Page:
to Port0x
EQUx 0
CAPx
1
Compare Path
EN
A
CCIx
CCRx
0172h
to
017Eh
162h
to
16Eh
2
rw(0)
CAPTURE
MODE
rw(0)
SCCIx
0
15
rw(0)
15
CCTLx
Y
15
2
Set_CCIFGx
rw(0)
rw(0)
rw(0)
rw(0)
INPUT
SELECT
rw(0)
rw(0)
rw(0)
rw(0)
rw(0)
SCS SCCI
unCAP
used
rw(0)
rw(0)
rw(0)
rw(0)
rw(0)
rw(0)
rw(0)
OUTMODx
rw(0)
rw(0)
rw(0)
CPE/EE 421/521 Microcomputers
rw(0)
rw(0)
rw(0)
rw(0)
0
rw(0)
0
CCIE CCI
OUT COV CCIFG
rw(0)
rw(0)
r
rw(0)
rw(0)
46
Timer_A Output Units
Timer Clock
TAx
EQUx
OUTx (CCTLx.2)
Logic
Output
EQU0
D
Set
Output Signal Outx
Q
To Output Logic TAx
Timer Clock
Reset
POR
Output Mode 0
OUTx
OMx2 OMx1 OMx0
OMx2 OMx1 OMx0 Function
Operational Conditions
0
0
0
Output Mode
Outx signal is set according to Outx bit
0
0
1
Set
EQUx sets Outx signal clock synchronous with timer clock
0
1
0
PWM Toggle/Reset
EQUx toggles Outx signal, reset with EQU0, clock sync. with timer clock
0
1
1
PWM Set/Reset
EQUx sets Outx signal, reset with EQU0, clock synchronous with timer clock
1
0
0
Toggle
EQUx toggles Outx signal, clock synchronous with timer clock
1
0
1
Reset
EQUx resets Outx signal clock synchronous with timer clock
1
1
0
PWM Toggle/Reset
EQUx toggles Outx signal, set with EQU0, clock synchronous with timer clock
1
1
1
PWM Set/Reset
EQUx resets Outx signal, set with EQU0, clock synchronous with timer clock
CPE/EE 421/521 Microcomputers
47
Timer_A Continuous-Mode Example
0FFFh
0h
Px.x
TA0 Input
CCR0:
Capture Mode: Positive Edge
Px.y
TA1 Input
CCR1:
Capture Mode: Both Edges
Px.z
TA2 Input
CCR2:
Capture Mode: Negative Edge
CCR0
CCR0
CCR1 CCR1
CCR1
CCR1
CCR1 CCR1
Interrupts can be generated
CCR2
Example shows three independent HW event captures.
CCRx “stamps” time of event - Continuous-Mode is ideal.
CPE/EE 421/521 Microcomputers
48
Timer_A PWM Up-Mode Example
0FFFFh
CCR0
CCR1
CCR2
0h
TA1 Output
CCR1: PWM Set/Reset
Px.x
CCR2: PWM Reset/Set
TA2 Output
Px.y
CCR0: PWM Toggle
Auto
Re-load
TA0 Output
Px.z
EQU2
EQU0
EQU2
EQU1
EQU0
EQU1
EQU2
EQU0
Interrupts can be generated
Output Mode 4: PWM Toggle
Example shows three different asymmetric
PWM-Timings generated with the Up-Mode
CPE/EE 421/521 Microcomputers
49
Timer_A PWM Up/Down Mode Example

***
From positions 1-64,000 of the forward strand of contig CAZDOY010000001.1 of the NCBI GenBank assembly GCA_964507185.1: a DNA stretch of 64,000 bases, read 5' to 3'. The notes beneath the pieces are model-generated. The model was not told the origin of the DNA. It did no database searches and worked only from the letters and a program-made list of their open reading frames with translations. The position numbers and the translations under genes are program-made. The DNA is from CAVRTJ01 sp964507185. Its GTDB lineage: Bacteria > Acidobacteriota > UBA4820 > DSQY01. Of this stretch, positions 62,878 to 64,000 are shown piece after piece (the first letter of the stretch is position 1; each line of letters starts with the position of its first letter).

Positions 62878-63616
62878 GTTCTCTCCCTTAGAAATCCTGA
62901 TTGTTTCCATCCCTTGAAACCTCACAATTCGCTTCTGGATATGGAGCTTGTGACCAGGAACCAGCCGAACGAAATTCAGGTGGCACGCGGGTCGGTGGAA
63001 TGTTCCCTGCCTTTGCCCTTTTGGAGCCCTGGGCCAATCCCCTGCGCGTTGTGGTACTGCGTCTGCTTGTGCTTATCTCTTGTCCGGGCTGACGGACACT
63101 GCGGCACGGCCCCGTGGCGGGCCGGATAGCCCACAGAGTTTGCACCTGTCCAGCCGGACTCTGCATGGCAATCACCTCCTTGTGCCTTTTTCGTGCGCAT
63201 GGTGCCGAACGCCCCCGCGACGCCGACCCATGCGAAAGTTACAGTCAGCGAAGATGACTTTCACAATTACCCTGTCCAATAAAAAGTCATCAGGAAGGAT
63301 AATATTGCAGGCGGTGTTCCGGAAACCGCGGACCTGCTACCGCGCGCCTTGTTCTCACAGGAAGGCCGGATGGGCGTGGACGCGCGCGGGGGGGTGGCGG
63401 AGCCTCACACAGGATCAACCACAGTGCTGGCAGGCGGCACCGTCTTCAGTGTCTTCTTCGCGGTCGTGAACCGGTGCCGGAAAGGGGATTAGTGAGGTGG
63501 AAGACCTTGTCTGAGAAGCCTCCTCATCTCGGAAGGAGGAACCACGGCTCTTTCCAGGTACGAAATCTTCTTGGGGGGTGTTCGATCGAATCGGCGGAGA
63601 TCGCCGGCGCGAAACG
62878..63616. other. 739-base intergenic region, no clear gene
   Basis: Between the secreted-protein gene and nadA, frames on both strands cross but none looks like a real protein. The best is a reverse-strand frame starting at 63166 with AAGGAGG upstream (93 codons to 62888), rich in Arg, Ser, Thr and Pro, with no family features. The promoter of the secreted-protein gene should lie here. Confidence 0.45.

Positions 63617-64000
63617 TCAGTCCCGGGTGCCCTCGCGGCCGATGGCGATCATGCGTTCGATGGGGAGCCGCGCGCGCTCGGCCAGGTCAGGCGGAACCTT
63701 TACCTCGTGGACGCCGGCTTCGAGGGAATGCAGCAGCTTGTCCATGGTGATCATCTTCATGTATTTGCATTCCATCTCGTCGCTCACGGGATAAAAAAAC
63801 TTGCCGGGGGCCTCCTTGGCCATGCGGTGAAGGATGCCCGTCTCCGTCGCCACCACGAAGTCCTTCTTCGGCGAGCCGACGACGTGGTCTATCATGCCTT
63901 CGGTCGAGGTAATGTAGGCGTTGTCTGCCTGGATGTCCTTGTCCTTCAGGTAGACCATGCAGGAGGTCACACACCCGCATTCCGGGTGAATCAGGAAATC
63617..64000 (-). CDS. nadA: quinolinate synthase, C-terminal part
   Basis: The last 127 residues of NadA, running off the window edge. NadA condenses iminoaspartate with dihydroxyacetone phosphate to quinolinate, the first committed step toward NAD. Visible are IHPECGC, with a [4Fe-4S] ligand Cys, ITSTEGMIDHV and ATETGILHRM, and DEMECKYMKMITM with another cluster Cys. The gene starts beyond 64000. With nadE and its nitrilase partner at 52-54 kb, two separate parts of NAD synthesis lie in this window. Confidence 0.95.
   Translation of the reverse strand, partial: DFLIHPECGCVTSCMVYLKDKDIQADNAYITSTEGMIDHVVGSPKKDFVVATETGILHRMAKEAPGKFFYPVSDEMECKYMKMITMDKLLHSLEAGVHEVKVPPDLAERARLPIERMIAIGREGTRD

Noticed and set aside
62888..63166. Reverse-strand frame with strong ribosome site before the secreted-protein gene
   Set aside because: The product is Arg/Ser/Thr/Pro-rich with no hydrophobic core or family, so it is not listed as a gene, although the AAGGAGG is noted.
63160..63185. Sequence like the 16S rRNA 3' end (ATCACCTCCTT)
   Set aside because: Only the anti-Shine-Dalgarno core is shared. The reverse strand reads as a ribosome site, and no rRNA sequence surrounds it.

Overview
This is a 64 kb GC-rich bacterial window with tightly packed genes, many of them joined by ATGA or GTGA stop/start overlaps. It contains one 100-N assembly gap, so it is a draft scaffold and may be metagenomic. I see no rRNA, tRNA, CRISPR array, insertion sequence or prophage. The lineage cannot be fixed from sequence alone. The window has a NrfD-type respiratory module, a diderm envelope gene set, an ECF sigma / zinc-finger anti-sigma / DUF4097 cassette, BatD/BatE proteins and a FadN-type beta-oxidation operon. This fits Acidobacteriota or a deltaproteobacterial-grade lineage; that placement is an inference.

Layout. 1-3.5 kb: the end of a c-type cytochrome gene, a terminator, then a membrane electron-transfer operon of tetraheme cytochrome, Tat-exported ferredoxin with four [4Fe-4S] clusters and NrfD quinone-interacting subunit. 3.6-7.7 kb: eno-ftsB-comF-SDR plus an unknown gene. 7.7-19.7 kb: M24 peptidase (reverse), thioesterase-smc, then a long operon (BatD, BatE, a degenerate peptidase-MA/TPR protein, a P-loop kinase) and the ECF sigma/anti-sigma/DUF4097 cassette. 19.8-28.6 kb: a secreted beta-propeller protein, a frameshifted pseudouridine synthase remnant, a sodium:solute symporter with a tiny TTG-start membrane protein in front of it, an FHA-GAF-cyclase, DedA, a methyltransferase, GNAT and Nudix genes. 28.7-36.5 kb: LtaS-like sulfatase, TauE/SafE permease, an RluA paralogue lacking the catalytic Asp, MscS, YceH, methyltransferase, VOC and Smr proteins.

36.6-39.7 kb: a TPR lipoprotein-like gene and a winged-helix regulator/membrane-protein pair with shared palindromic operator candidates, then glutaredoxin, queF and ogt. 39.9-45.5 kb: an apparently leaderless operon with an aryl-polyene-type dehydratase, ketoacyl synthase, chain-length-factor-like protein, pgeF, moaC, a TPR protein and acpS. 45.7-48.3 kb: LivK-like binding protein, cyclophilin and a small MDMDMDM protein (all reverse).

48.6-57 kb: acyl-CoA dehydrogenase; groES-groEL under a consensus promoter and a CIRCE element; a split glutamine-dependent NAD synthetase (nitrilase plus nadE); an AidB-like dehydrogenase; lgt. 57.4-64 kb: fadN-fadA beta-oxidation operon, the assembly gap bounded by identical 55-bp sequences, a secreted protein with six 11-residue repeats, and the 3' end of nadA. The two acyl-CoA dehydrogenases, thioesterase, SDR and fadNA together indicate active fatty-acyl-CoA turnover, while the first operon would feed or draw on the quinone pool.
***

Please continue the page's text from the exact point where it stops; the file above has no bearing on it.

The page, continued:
0FFFFh
thlfper
CCR0
CCR2
CCR1
CCR3
0h
TA1 Output
0 Degrees
(0.5xVmotor)
Px.x
tpw1
TA2 Output
+120 Degrees
tpw2
(0.93xVmotor)
Px.y
tpw3
-120 Degrees
TA0 Output
Px.z
(0.07xVmotor)
TIMOV
EQU0
TIMOV
EQU0
TIMOV
Interrupts can be generated
Example shows Symmetric PWM Generation Digital Motor Control
CPE/EE 421/521 Microcomputers
50
C Examples, CCR0 Contmode ISR, TA_0 ISR
//***************************************************************
// MSP-FET430P140 Demo - Timer_A Toggle P1.0,
// CCR0 Contmode ISR, DCO SMCLK
// Description; Toggle P1.0 using software and TA_0 ISR. Toggle rate is
// set at 50000 DCO/SMCLK cycles. Default DCO frequency used for TACLK.
// Durring the TA_0 ISR P0.1 is toggled and 50000 clock cycles are added to
// CCR0. TA_0 ISR is triggered exactly 50000 cycles. CPU is normally off
and
// used only durring TA_ISR.
// ACLK = n/a, MCLK = SMCLK = TACLK = DCO~ 800k
//
//
//
MSP430F149
//
--------------//
/|\|
XIN|//
| |
|
//
--|RST
XOUT|//
|
|
//
|
P1.0|-->LED
//
// M. Buccini
// Texas Instruments, Inc
// September 2003
// Built with IAR Embedded Workbench Version: 1.26B
// December 2003
// Updated for IAR Embedded Workbench Version: 2.21B
//**********************************************************************
#include <msp430x14x.h>
void main(void)
{
WDTCTL = WDTPW + WDTHOLD;
// Stop WDT
P1DIR |= 0x01;
// P1.0 output
CCTL0 = CCIE;
// CCR0 interrupt enabled
CCR0 = 50000;
TACTL = TASSEL_2 + MC_2; // SMCLK, contmode
_BIS_SR(LPM0_bits + GIE); // Enter LPM0 w/ interrupt
}
// Timer A0 interrupt service routine
interrupt[TIMERA0_VECTOR] void TimerA(void)
{
P1OUT ^= 0x01; // Toggle P1.0
CCR0 += 50000; // Add Offset to CCR0
}
CPE/EE 421/521 Microcomputers
51
C Examples, CCR0 Upmode ISR, TA_0
//************************************************************************